1. Your review should provide readers with an overview of the book, including its basic content and structural organisation, its recommended audience and scholarly aims, and how the author situates this work within the larger context of the area or field. The review should provide critical commentary of the book, assessing its contribution to the field in a non-polemical manner. When reviewing edited volumes, reviewers should provide a sense of the range of contributions in the collection. The review should be written in a language and style that is accessible to readers across various disciplines.

  2. Please include full contact details with your submission, including name, institutional affiliation, postal address and email address.

  3. Please note that book reviews are generally assigned by the Reviews Editor, but do feel free to contact the GLJ Managing Editor with suggestions or queries.

  4. Style guidelines: Note that the same general style guidelines apply for book reviews as are given for Article submissions.

  5. Should you have any questions about a submission to the Global Labour Journal, please contact the GLJ Managing Editor


Submission Guidelines for Global Issues pieces

  1. Each issue of the Global Labour Journal contains a Global Issues piece. The aim of this section of the Journal is to provide a forum for readers to share, debate and analyse key issues that face the world of labour in the age of globalisation. We are interested in publishing articles that record the activities and strategies of the new networks, forms of action and organisations emerging globally, as well as analyses of existing labour movements.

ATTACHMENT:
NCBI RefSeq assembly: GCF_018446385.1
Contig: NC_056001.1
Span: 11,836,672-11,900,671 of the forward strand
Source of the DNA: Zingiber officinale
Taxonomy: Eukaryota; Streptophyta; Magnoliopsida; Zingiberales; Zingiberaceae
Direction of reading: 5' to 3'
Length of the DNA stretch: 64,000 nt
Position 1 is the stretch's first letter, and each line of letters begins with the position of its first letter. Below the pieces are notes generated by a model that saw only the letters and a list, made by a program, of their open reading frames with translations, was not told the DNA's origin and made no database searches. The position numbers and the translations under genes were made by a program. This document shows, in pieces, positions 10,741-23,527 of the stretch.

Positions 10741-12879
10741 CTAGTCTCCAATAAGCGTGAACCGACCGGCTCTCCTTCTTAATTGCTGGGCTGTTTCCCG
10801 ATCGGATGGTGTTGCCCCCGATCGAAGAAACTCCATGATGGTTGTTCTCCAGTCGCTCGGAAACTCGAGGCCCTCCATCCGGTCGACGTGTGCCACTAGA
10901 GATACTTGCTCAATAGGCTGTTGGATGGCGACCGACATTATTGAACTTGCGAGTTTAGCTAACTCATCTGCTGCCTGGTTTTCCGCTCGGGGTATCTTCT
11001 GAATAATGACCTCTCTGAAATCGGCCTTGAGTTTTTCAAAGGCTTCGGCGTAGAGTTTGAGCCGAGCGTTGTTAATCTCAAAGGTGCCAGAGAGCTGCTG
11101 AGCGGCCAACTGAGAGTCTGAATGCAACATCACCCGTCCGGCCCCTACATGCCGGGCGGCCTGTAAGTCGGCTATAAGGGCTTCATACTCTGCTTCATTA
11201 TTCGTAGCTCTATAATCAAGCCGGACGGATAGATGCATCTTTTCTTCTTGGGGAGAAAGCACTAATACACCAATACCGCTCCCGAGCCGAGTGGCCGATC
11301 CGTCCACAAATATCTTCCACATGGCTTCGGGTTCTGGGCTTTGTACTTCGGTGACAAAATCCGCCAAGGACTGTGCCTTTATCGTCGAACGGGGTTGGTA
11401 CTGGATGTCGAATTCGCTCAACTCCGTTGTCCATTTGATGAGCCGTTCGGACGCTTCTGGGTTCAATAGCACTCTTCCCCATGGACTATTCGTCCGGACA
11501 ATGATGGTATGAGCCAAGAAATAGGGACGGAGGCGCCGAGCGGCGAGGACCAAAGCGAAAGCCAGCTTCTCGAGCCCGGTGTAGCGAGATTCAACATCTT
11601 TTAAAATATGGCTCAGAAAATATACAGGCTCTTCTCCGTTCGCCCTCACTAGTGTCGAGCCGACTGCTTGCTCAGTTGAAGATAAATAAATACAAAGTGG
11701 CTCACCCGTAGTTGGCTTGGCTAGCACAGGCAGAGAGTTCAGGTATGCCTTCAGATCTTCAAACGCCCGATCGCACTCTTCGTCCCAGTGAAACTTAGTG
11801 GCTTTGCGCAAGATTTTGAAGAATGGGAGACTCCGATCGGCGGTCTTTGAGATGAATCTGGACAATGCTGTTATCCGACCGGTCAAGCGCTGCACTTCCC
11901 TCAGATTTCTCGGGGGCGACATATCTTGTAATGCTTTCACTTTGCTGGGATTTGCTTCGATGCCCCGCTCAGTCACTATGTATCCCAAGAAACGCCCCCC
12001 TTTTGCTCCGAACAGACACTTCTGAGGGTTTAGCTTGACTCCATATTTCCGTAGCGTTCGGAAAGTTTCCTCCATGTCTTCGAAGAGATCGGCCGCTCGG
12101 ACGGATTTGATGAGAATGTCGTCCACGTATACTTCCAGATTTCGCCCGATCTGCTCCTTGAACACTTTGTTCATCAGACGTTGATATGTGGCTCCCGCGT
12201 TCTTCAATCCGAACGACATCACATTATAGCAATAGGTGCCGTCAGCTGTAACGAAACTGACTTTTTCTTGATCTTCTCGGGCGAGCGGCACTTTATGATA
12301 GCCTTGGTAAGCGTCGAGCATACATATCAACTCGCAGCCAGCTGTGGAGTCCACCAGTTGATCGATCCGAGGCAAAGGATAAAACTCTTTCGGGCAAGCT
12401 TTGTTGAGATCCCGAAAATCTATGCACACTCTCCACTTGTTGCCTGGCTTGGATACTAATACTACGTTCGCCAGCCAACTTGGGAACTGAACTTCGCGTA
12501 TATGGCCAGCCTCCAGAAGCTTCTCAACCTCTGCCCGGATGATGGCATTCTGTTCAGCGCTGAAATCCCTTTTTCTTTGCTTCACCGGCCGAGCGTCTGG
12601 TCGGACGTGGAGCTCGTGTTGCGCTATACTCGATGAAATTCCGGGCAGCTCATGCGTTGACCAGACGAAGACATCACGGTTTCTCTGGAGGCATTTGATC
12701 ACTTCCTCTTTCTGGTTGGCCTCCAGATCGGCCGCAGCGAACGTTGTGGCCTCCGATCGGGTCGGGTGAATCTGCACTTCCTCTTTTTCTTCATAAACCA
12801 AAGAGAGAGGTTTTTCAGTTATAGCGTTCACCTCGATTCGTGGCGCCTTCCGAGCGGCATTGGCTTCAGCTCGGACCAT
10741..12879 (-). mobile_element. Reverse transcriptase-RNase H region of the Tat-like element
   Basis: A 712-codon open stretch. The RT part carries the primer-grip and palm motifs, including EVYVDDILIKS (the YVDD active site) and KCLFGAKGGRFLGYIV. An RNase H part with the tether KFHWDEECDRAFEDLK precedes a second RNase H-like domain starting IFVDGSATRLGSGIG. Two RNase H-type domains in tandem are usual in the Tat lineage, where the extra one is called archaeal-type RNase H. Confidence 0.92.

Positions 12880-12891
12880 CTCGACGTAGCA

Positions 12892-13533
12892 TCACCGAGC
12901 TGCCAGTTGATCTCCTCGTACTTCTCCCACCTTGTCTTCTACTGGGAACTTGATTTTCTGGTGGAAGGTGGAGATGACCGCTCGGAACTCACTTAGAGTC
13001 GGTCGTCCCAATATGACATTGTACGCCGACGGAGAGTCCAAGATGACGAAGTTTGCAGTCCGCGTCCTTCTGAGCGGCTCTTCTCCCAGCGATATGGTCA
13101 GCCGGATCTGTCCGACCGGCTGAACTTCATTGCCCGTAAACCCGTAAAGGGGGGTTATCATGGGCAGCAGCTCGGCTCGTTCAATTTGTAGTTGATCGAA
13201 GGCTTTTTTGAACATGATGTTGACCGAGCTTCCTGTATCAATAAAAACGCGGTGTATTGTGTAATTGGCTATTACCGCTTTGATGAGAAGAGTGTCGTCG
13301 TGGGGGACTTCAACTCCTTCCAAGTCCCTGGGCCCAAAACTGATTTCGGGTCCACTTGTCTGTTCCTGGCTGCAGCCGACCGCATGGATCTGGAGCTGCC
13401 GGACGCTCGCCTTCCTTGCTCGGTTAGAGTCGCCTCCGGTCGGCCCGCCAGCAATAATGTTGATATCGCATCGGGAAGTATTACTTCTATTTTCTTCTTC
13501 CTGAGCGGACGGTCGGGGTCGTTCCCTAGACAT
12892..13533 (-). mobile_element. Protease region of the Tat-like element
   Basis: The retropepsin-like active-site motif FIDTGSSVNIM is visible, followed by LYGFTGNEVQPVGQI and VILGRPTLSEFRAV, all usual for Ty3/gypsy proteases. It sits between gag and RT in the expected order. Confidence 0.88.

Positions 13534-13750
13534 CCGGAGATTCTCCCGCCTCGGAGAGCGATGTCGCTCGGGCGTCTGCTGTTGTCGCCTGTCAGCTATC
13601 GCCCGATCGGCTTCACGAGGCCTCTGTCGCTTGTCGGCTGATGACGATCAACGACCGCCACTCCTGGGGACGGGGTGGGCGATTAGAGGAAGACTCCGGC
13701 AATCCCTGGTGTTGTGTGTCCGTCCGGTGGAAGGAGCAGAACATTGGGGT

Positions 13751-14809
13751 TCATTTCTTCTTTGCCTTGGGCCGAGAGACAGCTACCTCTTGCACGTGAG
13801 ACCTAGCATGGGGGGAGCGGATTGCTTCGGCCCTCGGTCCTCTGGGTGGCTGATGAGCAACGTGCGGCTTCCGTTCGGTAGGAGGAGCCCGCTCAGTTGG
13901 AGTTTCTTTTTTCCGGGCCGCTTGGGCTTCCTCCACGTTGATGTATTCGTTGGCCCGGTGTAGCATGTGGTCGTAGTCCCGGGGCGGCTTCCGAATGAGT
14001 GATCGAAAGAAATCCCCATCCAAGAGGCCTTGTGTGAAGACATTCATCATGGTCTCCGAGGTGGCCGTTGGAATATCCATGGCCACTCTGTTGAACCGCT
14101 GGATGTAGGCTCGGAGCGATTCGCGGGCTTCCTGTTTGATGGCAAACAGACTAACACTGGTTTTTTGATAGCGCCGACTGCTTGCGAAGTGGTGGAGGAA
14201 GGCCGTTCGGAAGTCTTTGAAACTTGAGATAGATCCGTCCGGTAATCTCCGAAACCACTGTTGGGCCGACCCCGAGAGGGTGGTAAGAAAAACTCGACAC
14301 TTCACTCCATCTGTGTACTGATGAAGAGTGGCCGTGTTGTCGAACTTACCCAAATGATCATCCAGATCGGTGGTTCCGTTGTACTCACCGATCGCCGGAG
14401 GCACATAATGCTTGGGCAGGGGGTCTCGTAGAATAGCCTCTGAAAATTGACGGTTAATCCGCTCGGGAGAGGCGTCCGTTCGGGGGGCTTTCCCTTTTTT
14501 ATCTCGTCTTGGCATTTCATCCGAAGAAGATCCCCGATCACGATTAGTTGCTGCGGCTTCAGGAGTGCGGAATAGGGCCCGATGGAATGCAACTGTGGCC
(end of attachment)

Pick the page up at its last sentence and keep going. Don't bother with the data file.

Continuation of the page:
2. To accommodate a wide range of material and debates, the length of Global Issues contributions is open for discussion with the editors. The standard length is 1500 words, but we have published contributions up to 6500 words.

  3. The submissions should adhere to the fundamentals of Global Labour house style.

  4. As these submissions are meant to stimulate the expansion of existing debates, and to air the perspectives of a variety of actors involved in global labour activities, Global Issues contributions are not subject to peer review. They will, however, be reviewed by the editors for language, suitability and general appropriateness, and are subject to time and space limitations of the Journal.

  5. We will consider responses to articles found in the Global Issues section. These should be approximately 500–1500 words long. We reserve the option to give the original author a right to reply. Responses should avoid personal attacks and be formulated in a collegial manner.